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The Government’s new Crime Bill

All the main provisions of the Police, Crime, Sentencing and Courts Bill

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Major new crime legislation

Last week, the government formally introduced the Police, Crime, Sentencing and Courts Bill to Parliament . This is a major new piece of legislation, reminiscent of some of the larger Criminal Justice Acts passed by the New Labour government for the way it includes a wide range of measures designed to tackle dozens of criminal justice issues. It is in effect, the delivery of the promise that Boris Johnson made in the wake of his election to be increasingly tough on crime. Although the main elements of the Bill are new powers for the police and tougher sentencing for serious offenders, it does also contain some measures aimed at improving resettlement.

Some of the headline features include:

Enshrining a Police Covenant in law. The Covenant which has previously been an informal pledge that the country recognises the risks that police officers run in the course of their duties (and when off-duty) and in return will take care of those officers and their families both when they are serving and when they are retired. The Police Federation has campaigned for a formal police covenant for years and the new law will provide formal recognition and a sign of clear value to the families of officers and staff who have made sacrifices in carrying out their duties. The law will also apply to Police Specials. In addition, maximum penalties will be doubled from 12 months to 2 years for those who assault police or other emergency workers, such as prison officers, fire personnel or frontline health workers.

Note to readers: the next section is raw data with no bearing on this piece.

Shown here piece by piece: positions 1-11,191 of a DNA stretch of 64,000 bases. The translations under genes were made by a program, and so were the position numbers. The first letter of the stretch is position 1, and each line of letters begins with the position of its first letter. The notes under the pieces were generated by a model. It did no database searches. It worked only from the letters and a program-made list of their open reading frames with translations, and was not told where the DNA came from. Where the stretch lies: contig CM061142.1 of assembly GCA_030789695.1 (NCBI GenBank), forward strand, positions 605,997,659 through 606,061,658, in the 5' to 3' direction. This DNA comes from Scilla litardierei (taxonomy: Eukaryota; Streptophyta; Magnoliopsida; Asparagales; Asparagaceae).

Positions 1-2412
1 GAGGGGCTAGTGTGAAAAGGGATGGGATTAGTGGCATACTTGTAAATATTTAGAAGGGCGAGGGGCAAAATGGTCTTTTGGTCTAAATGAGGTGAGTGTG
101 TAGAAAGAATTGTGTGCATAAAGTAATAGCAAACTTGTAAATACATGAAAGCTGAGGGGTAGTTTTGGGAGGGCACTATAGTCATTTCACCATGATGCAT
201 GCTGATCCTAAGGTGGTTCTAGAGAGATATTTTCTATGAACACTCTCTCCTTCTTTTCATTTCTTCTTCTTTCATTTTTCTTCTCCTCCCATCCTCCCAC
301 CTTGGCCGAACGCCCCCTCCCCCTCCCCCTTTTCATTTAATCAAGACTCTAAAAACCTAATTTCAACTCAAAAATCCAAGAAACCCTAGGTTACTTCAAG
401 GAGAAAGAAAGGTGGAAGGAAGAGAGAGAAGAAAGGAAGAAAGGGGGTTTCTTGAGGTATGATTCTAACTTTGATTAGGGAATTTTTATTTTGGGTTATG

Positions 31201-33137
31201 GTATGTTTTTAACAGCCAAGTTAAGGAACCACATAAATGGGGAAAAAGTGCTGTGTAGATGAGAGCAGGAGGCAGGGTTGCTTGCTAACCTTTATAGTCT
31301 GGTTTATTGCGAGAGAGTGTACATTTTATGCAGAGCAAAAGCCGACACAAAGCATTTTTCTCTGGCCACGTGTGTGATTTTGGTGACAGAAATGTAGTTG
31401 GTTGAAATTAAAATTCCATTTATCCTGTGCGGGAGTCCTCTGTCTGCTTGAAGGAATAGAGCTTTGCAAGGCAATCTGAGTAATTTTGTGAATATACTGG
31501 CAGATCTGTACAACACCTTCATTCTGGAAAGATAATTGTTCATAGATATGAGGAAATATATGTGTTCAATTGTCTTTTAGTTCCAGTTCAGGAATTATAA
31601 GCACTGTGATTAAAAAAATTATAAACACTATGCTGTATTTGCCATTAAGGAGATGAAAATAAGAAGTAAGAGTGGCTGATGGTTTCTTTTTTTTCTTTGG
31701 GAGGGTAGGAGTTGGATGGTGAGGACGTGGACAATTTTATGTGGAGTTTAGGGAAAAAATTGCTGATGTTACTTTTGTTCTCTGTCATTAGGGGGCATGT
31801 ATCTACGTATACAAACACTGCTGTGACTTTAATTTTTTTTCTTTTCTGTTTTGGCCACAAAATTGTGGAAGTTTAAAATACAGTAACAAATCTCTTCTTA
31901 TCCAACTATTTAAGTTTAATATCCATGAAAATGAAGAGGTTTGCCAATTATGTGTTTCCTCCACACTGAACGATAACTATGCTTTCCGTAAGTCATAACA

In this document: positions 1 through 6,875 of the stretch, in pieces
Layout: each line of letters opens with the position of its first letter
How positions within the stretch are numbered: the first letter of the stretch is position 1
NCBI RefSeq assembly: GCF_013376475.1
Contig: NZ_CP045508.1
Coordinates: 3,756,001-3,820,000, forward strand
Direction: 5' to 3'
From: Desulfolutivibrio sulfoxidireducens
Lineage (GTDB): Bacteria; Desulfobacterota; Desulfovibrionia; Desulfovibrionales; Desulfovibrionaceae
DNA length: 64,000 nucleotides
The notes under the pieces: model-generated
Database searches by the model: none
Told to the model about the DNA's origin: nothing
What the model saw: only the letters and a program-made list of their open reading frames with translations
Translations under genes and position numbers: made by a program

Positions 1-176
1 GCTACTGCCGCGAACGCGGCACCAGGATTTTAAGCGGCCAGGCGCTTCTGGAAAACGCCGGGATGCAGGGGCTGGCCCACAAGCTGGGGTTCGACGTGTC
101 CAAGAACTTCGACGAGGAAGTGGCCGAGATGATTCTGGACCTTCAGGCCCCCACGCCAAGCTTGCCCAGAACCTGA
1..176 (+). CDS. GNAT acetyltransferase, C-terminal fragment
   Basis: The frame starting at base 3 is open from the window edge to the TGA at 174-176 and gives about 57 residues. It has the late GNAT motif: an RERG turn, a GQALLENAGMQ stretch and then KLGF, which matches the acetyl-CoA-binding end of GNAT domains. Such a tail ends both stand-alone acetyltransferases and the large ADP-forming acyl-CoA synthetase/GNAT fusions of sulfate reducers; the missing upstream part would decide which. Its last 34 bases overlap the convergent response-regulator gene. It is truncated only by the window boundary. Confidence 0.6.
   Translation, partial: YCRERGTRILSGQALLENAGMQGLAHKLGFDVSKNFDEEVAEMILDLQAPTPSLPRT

More police powers. A series of new laws will make it easier for police officers to stop and search those suspected of carrying a blade (a controversial measure given the continuing evidence around the racial disparity of Stop and Search practice) as well as power to enable police to better tackle unauthorised encampments, and safely manage protests where they threaten public order or stop people from getting on with their daily lives.

Tougher sentencing. A raft of new measures include: Whole Life Orders (WLOs) for child killers, with judges also allowed to impose this punishment on 18 to 20 year olds in exceptional cases – for example, acts of terrorism which cause mass loss of life. The Bill also introduces life sentences for drivers who are responsible for killing in the course of driving and ends the automatic halfway release for serious violent and sexual offenders who are sentenced to between four and seven years for offences such as GBH with intent, rape and manslaughter. It is clear that the new measures will substantially increase the prison population as they include  minimum three year custodial sentences for “third strike” burglars and minimum six month sentences for adults found to possess a knife for a second time. Some aspects of community sentences will also be made “tougher” by, for instance, doubling the amount of time that offenders can be made subject to a curfew to two years. There will also be stronger youth community sentencing options, including greater use of location monitoring by GPS and longer daily curfews, providing robust alternatives to custody.

Rehabilitative measures

Robert Buckland, Lord Chancellor and Secretary of State for Justice, has started to talk up the government’s plans to improve rehabilitation services recently:

“Rather than continuing to send [offenders] back and forth to prison – doing the same thing but expecting a different result – we instead want to empower the sentencing system to use more effective community sentencing to get them off drugs and into the jobs that we know can lead them to a better life.”

The PCSC Bill includes three new measures focused on rehabilitation: